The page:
Since it has reached the completion point of the Heavily Indebted Poor Countries (HIPC) Program in 2010, Togo continues to enjoy financial support from the Bretton Woods institutions, including the World Bank. The latter has just announced several measures to support Togo in the coming years, through Makhtar Diop, the institution’s vice-president for Africa, during his recent stay in Lomé. Interview
Interview by Blamé Ekoué
The World Bank Group has recently made strong decisions to support Togo. What are they? And what is the overall cost of these new measures?
We decided to provide financial support for three projects. The first signed agreement concerns a social security and basic services project for $ 29 million, or about CFA17.5 billion approved by the Board of Directors of the World Bank to help Togo to properly continue the implementation of its national policy for the development of social security.
The second project will allow not only for increased surveillance in animal health, but also for people’s health. Estimated at $ 21 million US, the budget for Togolese health aims to ensure that epidemics like those we experienced with the Ebola virus do not happen again. We will thus equip Togo with the means of detecting the first epidemic elements.
The third project, amounting to $ 15 million US, much more focuses on social issues and employability, with the financing of labor intensive works. It seeks to provide employment for vulnerable young people: I mean more sustainable jobs over time, in order to generate income for youth. In total, three projects have been funded – for a total cost of $ 65 million. It is an important financial support.
In addition to financing these three projects, your Institution also significantly increases its budgetary support to the Togolese authorities … People are talking about more than $ 350 million US?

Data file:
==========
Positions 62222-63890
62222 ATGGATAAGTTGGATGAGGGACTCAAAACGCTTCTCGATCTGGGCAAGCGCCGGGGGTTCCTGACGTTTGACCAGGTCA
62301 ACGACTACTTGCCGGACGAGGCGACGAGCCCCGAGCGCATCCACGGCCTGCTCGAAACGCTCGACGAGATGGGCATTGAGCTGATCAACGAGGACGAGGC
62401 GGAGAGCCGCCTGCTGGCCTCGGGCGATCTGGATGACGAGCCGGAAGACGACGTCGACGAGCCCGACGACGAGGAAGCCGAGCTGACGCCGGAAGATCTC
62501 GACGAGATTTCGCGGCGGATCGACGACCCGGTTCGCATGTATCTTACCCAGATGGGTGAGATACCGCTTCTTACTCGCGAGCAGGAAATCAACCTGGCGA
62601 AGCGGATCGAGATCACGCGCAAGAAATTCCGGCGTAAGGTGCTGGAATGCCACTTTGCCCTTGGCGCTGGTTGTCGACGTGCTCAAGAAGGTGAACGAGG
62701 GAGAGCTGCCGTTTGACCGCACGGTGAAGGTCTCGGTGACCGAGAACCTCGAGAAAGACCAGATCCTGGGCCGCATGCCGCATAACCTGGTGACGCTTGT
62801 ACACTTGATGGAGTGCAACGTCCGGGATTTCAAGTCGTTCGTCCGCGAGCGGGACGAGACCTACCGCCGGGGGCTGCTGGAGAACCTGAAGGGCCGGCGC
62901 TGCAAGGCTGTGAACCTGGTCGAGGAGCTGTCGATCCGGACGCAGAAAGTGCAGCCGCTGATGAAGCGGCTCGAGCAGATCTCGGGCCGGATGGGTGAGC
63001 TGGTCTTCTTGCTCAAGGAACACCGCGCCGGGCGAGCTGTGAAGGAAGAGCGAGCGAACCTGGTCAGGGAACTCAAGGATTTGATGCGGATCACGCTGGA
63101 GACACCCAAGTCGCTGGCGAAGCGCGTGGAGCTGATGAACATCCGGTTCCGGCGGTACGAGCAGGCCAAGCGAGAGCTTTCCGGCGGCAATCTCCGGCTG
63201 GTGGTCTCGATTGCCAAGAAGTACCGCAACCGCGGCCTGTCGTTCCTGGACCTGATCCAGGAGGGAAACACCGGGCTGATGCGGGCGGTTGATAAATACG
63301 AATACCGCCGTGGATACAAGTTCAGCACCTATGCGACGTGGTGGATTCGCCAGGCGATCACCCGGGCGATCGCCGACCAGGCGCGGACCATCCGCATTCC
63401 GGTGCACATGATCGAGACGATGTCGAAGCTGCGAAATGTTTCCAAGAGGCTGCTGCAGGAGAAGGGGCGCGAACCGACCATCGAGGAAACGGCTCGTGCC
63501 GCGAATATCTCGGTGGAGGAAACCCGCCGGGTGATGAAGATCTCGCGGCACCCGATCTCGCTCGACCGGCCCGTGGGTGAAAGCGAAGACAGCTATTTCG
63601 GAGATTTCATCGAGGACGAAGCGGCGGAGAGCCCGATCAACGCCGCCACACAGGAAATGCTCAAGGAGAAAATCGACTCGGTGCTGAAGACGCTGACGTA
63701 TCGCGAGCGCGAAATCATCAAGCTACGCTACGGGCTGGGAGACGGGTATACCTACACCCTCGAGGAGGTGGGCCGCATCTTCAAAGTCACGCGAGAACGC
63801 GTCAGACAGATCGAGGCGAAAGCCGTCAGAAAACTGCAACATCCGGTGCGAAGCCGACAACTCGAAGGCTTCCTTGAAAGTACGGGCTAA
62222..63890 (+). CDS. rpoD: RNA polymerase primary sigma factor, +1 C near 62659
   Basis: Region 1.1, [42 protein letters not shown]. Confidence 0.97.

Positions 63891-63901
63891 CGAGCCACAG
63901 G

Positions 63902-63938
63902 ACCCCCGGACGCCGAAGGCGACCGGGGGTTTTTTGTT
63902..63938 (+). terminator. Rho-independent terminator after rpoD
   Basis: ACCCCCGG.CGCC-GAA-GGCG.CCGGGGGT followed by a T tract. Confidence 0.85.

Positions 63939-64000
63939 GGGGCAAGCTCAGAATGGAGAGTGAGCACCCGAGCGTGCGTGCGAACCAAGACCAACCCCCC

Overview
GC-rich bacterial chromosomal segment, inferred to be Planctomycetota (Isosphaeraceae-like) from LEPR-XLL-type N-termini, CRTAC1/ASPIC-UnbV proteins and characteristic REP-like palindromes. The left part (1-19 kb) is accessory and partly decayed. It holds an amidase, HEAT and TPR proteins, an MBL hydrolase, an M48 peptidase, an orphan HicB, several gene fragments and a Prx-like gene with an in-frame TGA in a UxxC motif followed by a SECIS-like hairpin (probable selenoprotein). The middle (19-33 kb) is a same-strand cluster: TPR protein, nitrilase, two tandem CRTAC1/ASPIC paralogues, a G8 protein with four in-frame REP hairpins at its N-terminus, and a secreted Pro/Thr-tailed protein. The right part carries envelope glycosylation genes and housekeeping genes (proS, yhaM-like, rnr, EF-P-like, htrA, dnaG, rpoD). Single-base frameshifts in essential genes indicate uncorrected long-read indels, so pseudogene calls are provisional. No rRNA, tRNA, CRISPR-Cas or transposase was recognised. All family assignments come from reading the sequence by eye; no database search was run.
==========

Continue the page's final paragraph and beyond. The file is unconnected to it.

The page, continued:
Yes you are right. Already, over the next three years, we will increase our budget support to Togo, initially from $ 30 million US to $ 50 million US in support of the country’s macroeconomic and structural reforms. It is also a question of giving Togo a real margin of maneuver in the implementation of priority actions. For example, the country has made significant progress in budgetary management – but now it will have to be consolidated day after day. Our group must therefore be on the side of Togo for successful efforts. We have just decided to increase the total financing volume for Togo to $ 370 million US by 2030, a significant increase which may eventually be reviewed upwards…
What mechanisms would make it possible to ensure the sustainability of these new funding?
What we expect is mainly an improvement in the so-called CPIA – or “the indicator of implementation of policies and reforms in supported countries.” And I can tell you that we are not the only ones to be already very satisfied with Togo. I am referring, of course, to discussions between the country and the International Monetary Fund (IMF). This partner, like the World Bank, thinks that Togo is in a position to implement the right reforms. I also believe that a new meeting will soon be held between the Togolese authorities and the IMF – which already financed $ 238 million US at the beginning of the year – to see how the country could enjoy more important financial support.
Is Togo an isolated case in the expansion of financing, or is it all about the entire sub-region?
It is true, the volume of funding granted to Togo is increasing. But it is not the only country to benefit from such budget support in the coming years. The World Bank will provide substantial financial support to sub-Saharan Africa over the next three years to help some countries in economic reform and diversification to return to growth. The new strategy we propose therefore aims to help this area create the conditions for more inclusive and sustainable economic growth, driven by a dynamic private sector and effective public policies on a case-by-case basis. For example, in Togo, this is part of our support for the National Development Program. However, the goals are often the same, including the strengthening of the private sector performance, the promotion of economic and social inclusion, sustainability and resiliency.